With all the IoT devices flooding the market, advertisers are quick to claim that this is the year of the smart home. No longer will you need to manually toggle light bulbs, unlock the door with a key, or even keep tabs on the temperature of the steak on your grill: IoT can do it all.
But is this the truth, or is it simply a way to sell more product?
The Benefits of Smart Homes in 2019
It’s easy to see why people are claiming the IoT revolution is here. Not only are IoT devices, such as personal robots, flooding the market, but people are buying them as quickly as they’re released. Devices such as the Amazon Alexa have enjoyed a good amount of sales and find themselves in a lot of homes.
There are new IoT devices entering the market which provide a service that was once very hard to manually achieve, if not impossible. Take Nest, for instance, which can show you the camera feeds around your home and give you an image of the person pressing your doorbell, all of which is beamed to your smartphone. No matter where you are, you can be on top of your home’s security.
From smart bulbs to smart televisions, the world of IoT is full of devices trying to revolutionise the current norm. For the most part, they’re doing quite well; the devices being released don’t seem to be mostly snake oil. They do as they’re advertised, and while there have been some minor glitches in the past, it doesn’t feel like a market full of shams and false advertising.
The Drawbacks of Smart Homes in 2019
There is, however, one problem which I believe should be tackled before anyone decides to make their home smarter. While every niche has been covered by IoT devices, the topic of IoT security hasn’t been as well developed.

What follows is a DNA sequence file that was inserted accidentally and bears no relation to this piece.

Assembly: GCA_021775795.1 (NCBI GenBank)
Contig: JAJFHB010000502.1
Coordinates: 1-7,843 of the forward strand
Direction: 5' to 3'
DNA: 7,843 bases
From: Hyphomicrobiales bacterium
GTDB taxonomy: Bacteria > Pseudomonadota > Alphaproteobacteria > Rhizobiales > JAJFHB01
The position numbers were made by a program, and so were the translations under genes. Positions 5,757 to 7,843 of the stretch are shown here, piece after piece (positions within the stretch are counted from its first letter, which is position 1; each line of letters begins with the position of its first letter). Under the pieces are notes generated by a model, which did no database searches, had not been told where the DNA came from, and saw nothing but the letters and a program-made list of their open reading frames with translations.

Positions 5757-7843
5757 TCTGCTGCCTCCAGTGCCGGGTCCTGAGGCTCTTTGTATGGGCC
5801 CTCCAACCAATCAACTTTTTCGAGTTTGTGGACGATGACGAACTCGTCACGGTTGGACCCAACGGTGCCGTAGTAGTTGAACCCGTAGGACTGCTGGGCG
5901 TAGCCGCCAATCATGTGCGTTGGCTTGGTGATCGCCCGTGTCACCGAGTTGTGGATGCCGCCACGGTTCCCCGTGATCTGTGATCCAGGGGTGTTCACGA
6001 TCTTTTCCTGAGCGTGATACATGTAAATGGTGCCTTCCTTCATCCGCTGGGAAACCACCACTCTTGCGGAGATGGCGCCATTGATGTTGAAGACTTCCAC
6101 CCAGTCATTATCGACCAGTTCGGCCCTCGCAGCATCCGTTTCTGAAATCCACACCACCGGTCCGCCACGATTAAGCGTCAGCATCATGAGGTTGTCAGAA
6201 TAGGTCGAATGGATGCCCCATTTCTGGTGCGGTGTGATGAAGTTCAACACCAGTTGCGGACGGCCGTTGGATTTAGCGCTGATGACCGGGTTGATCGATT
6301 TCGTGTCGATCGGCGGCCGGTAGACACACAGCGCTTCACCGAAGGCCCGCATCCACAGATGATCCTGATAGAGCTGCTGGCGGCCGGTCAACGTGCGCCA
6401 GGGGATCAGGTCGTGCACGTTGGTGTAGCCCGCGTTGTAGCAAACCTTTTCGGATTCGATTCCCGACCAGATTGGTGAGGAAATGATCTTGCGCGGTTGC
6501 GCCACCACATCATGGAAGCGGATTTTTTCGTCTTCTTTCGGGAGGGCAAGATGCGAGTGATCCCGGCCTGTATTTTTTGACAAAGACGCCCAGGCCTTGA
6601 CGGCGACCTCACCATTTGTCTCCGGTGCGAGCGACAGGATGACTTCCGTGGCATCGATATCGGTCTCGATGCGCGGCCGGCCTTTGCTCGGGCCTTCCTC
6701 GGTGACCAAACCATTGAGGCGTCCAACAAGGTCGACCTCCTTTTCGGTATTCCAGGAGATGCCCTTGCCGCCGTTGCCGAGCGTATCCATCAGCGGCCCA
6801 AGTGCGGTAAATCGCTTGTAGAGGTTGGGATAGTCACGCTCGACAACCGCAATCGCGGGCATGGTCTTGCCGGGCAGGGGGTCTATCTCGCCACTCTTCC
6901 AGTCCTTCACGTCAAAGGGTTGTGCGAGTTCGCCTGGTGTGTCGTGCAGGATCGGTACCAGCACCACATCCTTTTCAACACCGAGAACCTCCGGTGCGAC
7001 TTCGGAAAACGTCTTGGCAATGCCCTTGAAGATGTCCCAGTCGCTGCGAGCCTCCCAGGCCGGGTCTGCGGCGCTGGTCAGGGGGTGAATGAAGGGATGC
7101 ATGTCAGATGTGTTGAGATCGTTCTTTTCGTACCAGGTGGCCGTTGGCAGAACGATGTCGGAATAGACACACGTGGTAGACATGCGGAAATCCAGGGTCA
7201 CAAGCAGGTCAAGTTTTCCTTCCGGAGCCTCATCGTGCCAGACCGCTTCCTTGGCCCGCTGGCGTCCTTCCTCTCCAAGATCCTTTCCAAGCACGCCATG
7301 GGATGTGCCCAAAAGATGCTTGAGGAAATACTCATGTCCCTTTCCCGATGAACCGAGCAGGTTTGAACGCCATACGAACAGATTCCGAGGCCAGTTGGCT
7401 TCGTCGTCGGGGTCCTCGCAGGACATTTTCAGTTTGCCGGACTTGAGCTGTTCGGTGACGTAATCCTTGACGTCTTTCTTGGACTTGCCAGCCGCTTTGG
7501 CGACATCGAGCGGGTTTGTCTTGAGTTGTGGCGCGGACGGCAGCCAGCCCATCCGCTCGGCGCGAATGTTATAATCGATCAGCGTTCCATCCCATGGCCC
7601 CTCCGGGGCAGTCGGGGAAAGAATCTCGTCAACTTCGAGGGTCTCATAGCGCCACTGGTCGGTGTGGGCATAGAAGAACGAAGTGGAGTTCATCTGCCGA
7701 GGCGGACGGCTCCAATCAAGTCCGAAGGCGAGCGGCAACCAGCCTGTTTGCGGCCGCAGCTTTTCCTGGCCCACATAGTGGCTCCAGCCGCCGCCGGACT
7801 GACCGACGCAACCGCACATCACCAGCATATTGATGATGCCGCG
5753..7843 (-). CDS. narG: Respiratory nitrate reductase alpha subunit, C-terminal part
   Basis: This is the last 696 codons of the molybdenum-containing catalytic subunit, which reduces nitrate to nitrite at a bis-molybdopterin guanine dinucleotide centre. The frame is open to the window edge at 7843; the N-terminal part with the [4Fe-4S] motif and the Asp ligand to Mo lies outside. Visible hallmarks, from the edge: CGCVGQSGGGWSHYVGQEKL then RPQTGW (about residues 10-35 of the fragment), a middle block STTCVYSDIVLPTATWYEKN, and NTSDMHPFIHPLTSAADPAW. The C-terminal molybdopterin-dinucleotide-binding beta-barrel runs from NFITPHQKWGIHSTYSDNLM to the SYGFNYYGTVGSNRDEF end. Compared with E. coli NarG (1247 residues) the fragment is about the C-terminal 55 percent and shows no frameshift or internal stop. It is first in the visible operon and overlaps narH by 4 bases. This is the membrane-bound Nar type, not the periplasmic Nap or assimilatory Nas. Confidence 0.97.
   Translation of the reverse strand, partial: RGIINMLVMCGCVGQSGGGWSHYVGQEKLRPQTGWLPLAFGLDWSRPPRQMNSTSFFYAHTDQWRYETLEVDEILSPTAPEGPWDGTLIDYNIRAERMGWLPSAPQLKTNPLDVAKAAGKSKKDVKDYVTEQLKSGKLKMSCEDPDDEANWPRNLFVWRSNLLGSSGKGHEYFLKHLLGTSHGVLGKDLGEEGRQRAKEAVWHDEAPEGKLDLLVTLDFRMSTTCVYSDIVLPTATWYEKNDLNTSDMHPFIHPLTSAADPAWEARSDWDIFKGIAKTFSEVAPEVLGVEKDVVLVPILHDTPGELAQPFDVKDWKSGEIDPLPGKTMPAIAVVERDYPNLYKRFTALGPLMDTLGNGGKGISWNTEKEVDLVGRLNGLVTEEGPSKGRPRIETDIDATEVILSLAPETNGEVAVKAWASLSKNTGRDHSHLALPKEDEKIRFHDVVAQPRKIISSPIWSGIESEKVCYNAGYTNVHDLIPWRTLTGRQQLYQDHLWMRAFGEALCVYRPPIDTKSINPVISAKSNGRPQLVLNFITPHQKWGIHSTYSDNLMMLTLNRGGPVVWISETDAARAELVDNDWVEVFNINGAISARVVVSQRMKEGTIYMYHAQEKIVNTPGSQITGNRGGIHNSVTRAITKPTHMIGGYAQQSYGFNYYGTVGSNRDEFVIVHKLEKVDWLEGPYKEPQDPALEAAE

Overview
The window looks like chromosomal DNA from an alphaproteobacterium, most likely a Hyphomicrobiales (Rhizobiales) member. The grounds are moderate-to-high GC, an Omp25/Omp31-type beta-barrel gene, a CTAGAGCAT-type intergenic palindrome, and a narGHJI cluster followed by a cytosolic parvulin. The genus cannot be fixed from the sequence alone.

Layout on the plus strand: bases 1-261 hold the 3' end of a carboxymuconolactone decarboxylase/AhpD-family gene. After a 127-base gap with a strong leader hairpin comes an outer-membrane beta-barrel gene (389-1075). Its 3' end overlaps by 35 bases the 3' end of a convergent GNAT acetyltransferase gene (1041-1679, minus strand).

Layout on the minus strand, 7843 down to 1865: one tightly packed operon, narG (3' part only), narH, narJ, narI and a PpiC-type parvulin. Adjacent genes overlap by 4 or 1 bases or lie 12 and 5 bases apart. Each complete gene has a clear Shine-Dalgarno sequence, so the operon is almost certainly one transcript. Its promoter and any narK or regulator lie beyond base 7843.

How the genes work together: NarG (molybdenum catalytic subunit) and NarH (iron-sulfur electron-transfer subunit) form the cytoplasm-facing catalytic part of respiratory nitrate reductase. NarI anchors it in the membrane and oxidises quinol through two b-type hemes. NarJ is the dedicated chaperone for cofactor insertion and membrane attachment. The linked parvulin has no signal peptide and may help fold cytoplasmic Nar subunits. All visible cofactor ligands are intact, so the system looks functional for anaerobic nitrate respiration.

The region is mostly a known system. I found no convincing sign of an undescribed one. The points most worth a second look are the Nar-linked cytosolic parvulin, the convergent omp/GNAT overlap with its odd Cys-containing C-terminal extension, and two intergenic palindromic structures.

We’ve seen prior cases where smartwatches weren’t properly encrypting the user’s location, as well one instance where a Nest system was compromised by a white-hat hacker. These are just a few examples of how IoT has spread very wide but hasn’t taken the care to stop and build upward on what already exists.
As such, while it is very possible to turn your house into a smart home in 2019, there are some serious privacy and security concerns that come with it. Personally, I would not dream of entrusting the security of my own home to IoT devices until some standards are rolled out and it’s proven that the defense is enough to keep hackers at bay.
Is 2019 the Year of Smart Homes?
Smart homes have come a very long way, and there’s a lot of promise with the technology on display already. Unfortunately, as long as the security standards for IoT are vague, I don’t believe the budding tech enthusiast should kit out their home with smart gadgets just yet.
Fortunately, this problem hasn’t gone unnoticed in the tech world. With councils set up to oversee the world of IoT, it may not be long until we have safe and secure devices we can entrust our homes to.
Not a Smart Move
Smart homes sound exciting, but I advise anyone interested in them to hold off until the world of IoT gets safer. Only then can you entrust your own home to gadgets that handle very personal information about you.
Do you think 2019 is the year that smart homes take off? Let us know below.